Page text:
Zettelkasten Forum


Should Zettels be individual ideas or lists of ideas? When to use both?

As I process the notes from a recent book I read as Zettels into The Archive for the first time, I have a question about structure: Should each Zettel contain one idea, that is then nested into structures within structures?
Such as: Idea/note ---> theme---> book Theme TOC?
To ask another way, should the listed ideas here be individual zettels, with Seeing Beauty acting as a thematic TOC for the book?

Notes from when I read the book...

Thanks for the advice!
Charles

Comments

  • @WoodruffCoates, I have two kinds of notes in my archive. Notes that attempt to be atomic in the sense that this contains a whole discrete idea. I'd have to say that only sometimes am I successful at this. The second type of note is a structure note. A note that adds some structure to a group of notes.

    In your case, I'd start with a structure note to hang all my notes from the book on. Early on in my zettelkasten journey, I just made a TOC and grouped the notes by chapter. This was easy, but now it feels boring, and I'm going back and refactoring some of these.

    I'm evolving towards a system called 'Idea Index' which is more of an "Annotated Table Of Ideas."

    There are far fewer structure notes and mostly individual atomic notes in my archive, but structure notes do a lot of work for me. I can quickly review a book, or in the case of the Idea Index, I can review a particular idea from a particular author. They motivate me and help me see gaps in my understanding. They provide a place to originate a note/idea from.

    My methods are not a great model in every use case.
    Here is a sample of a structure note I made a few months ago.

    1. There is some background to this section under the heading.
    2. There are some links just listed.
    3. There are some links with short annotations, speaking to what the note contains.

    "Place" was one of the book's themes, and these notes are from different parts of the book. I put them together because they were about the same idea, "Place."

    Gary Snyder (2004): The practice of the wild: essays, Washington, DC: Shoemaker \& Hoard,

    Will Simpson
    I'm a Zettelnant.
    Research: Attention Horizon, Dzogchen, Non-fiction Creative Writing
    kestrelcreek.com

  • I think I made a mistake by presenting structure notes mostly in the TOC-style. There are many ways to tackle the issue of thinking about relationships between notes and create a note on this relationships. These two core paradigms of structure notes might help you:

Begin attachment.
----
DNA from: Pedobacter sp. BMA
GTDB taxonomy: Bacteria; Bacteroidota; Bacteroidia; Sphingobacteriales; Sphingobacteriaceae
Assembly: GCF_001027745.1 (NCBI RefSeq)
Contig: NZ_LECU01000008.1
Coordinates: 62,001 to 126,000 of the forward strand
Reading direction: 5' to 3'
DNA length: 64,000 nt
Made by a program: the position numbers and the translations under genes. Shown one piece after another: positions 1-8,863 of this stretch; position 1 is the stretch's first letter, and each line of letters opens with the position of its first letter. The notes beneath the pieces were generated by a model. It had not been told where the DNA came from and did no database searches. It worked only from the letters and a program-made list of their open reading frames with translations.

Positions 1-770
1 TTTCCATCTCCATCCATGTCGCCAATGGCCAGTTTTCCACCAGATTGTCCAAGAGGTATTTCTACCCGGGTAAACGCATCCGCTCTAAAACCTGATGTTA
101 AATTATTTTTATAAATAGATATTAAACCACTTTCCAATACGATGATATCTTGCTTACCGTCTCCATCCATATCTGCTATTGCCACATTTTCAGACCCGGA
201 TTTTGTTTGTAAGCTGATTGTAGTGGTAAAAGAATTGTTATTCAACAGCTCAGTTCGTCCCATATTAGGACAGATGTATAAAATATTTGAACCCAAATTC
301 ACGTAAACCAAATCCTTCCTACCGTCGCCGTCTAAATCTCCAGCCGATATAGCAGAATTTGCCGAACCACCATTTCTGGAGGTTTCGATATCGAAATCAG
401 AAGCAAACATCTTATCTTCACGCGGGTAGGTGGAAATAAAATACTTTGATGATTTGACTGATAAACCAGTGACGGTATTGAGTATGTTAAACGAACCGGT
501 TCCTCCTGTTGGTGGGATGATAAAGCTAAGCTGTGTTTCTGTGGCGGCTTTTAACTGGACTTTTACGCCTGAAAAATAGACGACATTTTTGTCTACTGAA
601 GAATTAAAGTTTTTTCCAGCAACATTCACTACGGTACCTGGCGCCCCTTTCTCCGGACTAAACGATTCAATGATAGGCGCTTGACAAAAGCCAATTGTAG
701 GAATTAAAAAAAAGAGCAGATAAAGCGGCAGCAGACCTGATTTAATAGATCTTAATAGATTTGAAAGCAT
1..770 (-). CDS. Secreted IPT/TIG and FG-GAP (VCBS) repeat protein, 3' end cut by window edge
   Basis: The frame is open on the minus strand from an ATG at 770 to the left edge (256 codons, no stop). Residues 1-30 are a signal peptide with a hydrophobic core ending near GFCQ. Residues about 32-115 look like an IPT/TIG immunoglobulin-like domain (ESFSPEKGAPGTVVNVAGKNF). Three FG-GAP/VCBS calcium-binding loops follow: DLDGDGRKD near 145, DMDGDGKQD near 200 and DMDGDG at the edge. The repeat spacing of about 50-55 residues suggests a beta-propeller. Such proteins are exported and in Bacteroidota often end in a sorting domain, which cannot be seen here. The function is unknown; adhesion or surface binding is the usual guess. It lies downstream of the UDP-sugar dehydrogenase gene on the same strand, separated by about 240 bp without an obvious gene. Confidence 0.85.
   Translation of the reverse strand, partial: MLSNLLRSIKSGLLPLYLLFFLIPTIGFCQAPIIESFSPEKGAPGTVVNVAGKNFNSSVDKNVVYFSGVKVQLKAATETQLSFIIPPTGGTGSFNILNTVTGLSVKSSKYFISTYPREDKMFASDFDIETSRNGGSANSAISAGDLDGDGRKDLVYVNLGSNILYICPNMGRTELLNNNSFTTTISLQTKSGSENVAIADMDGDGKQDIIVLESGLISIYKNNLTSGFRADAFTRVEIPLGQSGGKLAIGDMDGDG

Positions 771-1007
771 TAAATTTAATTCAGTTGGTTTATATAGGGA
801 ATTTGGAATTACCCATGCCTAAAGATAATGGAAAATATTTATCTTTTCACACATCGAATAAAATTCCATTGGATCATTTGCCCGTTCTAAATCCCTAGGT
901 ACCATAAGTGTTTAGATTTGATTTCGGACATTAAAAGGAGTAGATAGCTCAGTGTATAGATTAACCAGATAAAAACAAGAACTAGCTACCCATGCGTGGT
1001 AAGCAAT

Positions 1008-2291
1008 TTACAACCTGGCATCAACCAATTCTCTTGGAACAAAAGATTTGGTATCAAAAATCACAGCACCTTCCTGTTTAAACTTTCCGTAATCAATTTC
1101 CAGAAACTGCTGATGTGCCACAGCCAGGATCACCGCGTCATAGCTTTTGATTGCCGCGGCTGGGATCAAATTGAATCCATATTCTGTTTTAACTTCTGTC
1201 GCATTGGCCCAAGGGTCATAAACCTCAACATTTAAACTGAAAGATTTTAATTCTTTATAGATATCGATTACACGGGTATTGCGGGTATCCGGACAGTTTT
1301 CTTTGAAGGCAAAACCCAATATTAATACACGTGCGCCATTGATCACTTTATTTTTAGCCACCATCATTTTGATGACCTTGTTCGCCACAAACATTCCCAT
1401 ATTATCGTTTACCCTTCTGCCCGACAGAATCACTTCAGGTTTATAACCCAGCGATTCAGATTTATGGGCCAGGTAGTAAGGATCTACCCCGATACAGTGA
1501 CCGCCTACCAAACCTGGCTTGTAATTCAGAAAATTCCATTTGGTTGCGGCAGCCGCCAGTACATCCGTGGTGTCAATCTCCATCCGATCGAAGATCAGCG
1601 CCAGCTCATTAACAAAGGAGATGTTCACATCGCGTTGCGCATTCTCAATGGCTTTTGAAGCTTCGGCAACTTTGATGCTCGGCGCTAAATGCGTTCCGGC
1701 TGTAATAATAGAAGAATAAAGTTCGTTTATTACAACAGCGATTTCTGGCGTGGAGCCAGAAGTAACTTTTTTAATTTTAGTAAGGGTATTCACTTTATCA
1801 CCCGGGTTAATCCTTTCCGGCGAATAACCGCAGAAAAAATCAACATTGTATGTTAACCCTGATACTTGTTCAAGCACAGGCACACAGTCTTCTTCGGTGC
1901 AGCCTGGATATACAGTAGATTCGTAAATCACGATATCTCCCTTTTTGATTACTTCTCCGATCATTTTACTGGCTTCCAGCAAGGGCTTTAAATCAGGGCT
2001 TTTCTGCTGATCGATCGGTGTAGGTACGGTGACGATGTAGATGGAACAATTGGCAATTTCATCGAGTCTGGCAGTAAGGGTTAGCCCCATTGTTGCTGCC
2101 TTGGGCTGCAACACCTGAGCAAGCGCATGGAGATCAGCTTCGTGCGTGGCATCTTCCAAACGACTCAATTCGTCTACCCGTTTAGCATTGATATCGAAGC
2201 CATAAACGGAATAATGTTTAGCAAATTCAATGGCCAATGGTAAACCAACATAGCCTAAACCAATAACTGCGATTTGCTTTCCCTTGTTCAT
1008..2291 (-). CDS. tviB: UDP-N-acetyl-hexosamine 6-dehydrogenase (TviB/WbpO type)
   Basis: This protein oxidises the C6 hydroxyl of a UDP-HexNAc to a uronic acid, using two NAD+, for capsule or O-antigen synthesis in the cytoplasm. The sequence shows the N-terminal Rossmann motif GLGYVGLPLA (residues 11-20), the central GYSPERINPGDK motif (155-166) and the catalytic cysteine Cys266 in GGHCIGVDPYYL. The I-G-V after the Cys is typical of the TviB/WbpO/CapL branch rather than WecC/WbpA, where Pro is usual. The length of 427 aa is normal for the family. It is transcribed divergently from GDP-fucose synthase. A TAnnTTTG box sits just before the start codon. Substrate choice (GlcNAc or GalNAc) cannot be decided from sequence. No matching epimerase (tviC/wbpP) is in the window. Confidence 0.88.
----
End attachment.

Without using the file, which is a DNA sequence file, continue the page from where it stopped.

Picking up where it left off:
1. Structure notes are thinking environments for you. Form does not matter. See the example bellow.
    2. Always have your goal at least implicitely in mind. The goal of a structure note is either to develop a control panel for a part of your Zettelkasten or to develop a mental model.

    @Will got it right intuitively by rejecting the strict TOC as the only way to go.

    Here is a sample structure note which is a table:

    When you got that down most of the issues you are presenting will solve themselves organically.

    I am a Zettler

  • Hi @Will,

    I'm evolving towards a system called 'Idea Index' which is more of an "Annotated Table Of Ideas."

    Thanks for mentioning the idea index! Clustering zettels by theme makes sense to me, since I find many overlapping ideas in the books I read.
    In The Righteous Mind: Why Good People Are Divided by Politics and Religion , Johnathan Haidt speaks about Intuition and Intellect in the same say that Yanagi does in The Unknown Craftsman.
    As I process the ideas from Yanagi’s and Haidt’s books into Zettels I know that somehow the Zettels will connect. They could connect through a structure note based on an overarching theme of Intuition vs Intellect , or directly to each other.
    As always, thanks for your input!
    I’ll share my insights once my ZettelKasten begins to takes shape.

  • @sfast Thank you for boiling the process of structuring zettels down to the goal/purpose in mind. Why am I doing this? Is an important question to keep asking, as it serves as a compass!

  • @sfast said:
    These two core paradigms of structure notes might help you:

    1. Structure notes are thinking environments for you. Form does not matter. See the example bellow.
    2. Always have your goal at least implicitely in mind. The goal of a structure note is either to develop a control panel for a part of your Zettelkasten or to develop a mental model.

    A structure note is a "control panel" for ideas. I love this and should get it tattooed on my forehead. They are not just 'lists.' They are one of the key places to think in. They let you see where your gaps in understanding are and where your research should head.